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The Zero Hunger Challenge – Advisory note for action

View the full Advisory Note on “All food systems are sustainable”

I. Definition

A food system is defined as a system that embraces all the elements (environment, people, inputs, processes, infrastructure, institutions, markets and trade) and activities that relate to the production, processing, distribution and marketing, preparation and consumption of food and the outputs of these activities, including socio-economic and environmental outcomes.

A sustainable food system is a food system that delivers food and nutrition security for all in such a way that the economic, social and environmental bases to generate food security and nutrition for future generations are not compromised. 

II. Policy measures

• A sustainable food system is a dynamic process, and context-dependent.

• The core objective of this ZHC element (all food systems are sustainable) is to transform the way we produce, process, exchange and consume food. Thus, obtaining food and nutrition security today will not compromise future generations’ capacity to achieve food and nutrition security.

• Transformative policy measures would need to influence the key determinants of a sustainable food system with a view to support an enabling environment for sustainable food systems.

• Policy measures for sustainable food systems, should increase agricultural productivity and gender-sensitive agriculture production, enhance climate resilience, reduce greenhouse gas emissions from agriculture and related land use change, improve nutrition, strengthen value chains and improve market access.

III. Metrics

Environmental, social and economic conditions required for achieving a sustainable food system are country specific and associated metrics will need to be reflective of these country conditions. Guiding these metrics is a set of principles that every country will need to better align with in order to achieve sustainability in food and agriculture, as the following:

• Improve efficiency of resource use (such as land, water, fisheries and forests).

• Protect and enhance natural resources' sustainability (by reducing environmental externalities of agriculture such as methane emissions in the air and nitrous oxide in the soil).

• Protect and improve rural livelihoods, equity, women's empowerment, and social well-being.

• Enhance people's, communities' and ecosystems' resilience.

• Ensure a responsible and effective governance system, particularly with respect to the use and the protection of natural resources.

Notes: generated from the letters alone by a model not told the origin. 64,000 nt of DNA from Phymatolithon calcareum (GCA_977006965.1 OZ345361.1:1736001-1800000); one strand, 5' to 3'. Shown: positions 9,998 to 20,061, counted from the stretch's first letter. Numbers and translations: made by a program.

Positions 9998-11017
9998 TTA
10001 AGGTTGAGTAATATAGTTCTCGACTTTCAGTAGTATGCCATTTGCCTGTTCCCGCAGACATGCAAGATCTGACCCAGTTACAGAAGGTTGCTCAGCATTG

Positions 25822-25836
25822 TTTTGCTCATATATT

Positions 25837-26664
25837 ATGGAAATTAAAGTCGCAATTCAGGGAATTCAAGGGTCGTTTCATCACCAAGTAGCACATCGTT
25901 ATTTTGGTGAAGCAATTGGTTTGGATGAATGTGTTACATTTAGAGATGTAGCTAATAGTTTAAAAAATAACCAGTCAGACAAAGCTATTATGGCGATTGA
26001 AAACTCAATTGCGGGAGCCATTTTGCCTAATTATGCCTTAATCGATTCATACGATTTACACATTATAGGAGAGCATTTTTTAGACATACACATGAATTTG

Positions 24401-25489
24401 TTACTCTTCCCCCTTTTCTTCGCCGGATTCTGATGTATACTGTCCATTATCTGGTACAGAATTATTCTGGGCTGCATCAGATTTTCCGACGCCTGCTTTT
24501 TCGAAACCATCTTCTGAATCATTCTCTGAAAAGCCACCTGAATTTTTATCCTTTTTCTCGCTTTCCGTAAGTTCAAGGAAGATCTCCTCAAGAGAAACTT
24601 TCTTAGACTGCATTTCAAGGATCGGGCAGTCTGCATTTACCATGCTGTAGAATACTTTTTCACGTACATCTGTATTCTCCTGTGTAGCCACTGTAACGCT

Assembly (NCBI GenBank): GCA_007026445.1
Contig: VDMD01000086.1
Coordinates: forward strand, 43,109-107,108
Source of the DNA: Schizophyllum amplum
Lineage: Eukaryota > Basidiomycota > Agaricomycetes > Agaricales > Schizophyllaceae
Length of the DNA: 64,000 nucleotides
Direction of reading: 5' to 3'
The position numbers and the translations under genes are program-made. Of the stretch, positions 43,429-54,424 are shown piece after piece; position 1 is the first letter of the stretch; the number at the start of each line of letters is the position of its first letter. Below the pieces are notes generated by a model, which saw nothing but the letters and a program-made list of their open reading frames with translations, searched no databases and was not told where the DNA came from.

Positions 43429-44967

IV. Messaging

• A sustainable food system encompasses the production, distribution and consumption of food.

• Policy measures for sustainable food systems need to link food production, distribution, consumption, and nutrition.  The policies must also address social-economic, biophysical and institutional elements. Policy measures should help increase agricultural productivity and gender-sensitive agriculture production, enhance climate resilience and reduce agricultural greenhouse gas emissions for agriculture and related land use change, improve nutrition, strengthen value chains and improve market access.

• Sustainable food systems need support from a vast range of stakeholders from the farmers to the final consumer, from governments to private sector to civil society.

V. Conclusion

The group focused on highlighting existing knowledge gaps and additional work needed at element or inter-element level. Furthermore the group highlighted the links between sustainable food systems and the sustainable development goals.

Creating the enabling conditions for the shift to more sustainable food systems will help hunger eradication in a sustainable manner. This requires a systems-based approach that can consider the complexity of interactions between food production, distribution, and consumption.

These links will ultimately affect the quantity, quality and affordability of food, as well as people's health.

Creating the enabling policy conditions at a national level to support the transition to more sustainable food systems could be based on the following principles:

• Interdisciplinary thinking: Stakeholders across the food system need to be represented in, for example, a nationally convened dialogue, and, where possible, they should actively participate in developing SFS policy and action.

• Consensus building: Consensus-based participatory approaches to policy development can address causes rather than symptoms of food system sustainability.

• Mapping and assessment: Understanding the food system from production to nutritional outcomes helps discover priorities areas for action. Acknowledging the differences in priorities among stakeholders, and taking both bio-physical and socio-economic factors into account, can help develop long-term sustained change in food production and consumption patterns.

• Interconnected decision-making: Stakeholders should communicate on the interconnectivity of actions in the food systems.  This can impact decision-making across production, consumption and nutrition. Stakeholders should understand causes and effects within the food systems.

• Evidence-based: Decisions should be based on evidence.

• Measuring: Discussions should be focused on specific, measurable, achievable, realistic and time-bound actions to create real change. Stakeholders stay motivated to participate in transformative processes when they see decision-making resulting in real change.

• Continuous learning: Systems thinking requires the use of feedback mechanisms to improve decision-making. The complexity of food systems will mean that some actions will not result in the intended outcomes. Such cases provide valuable learning opportunities; these cases should be used to develop greater understanding of the causes of failure, to improve future decision-making.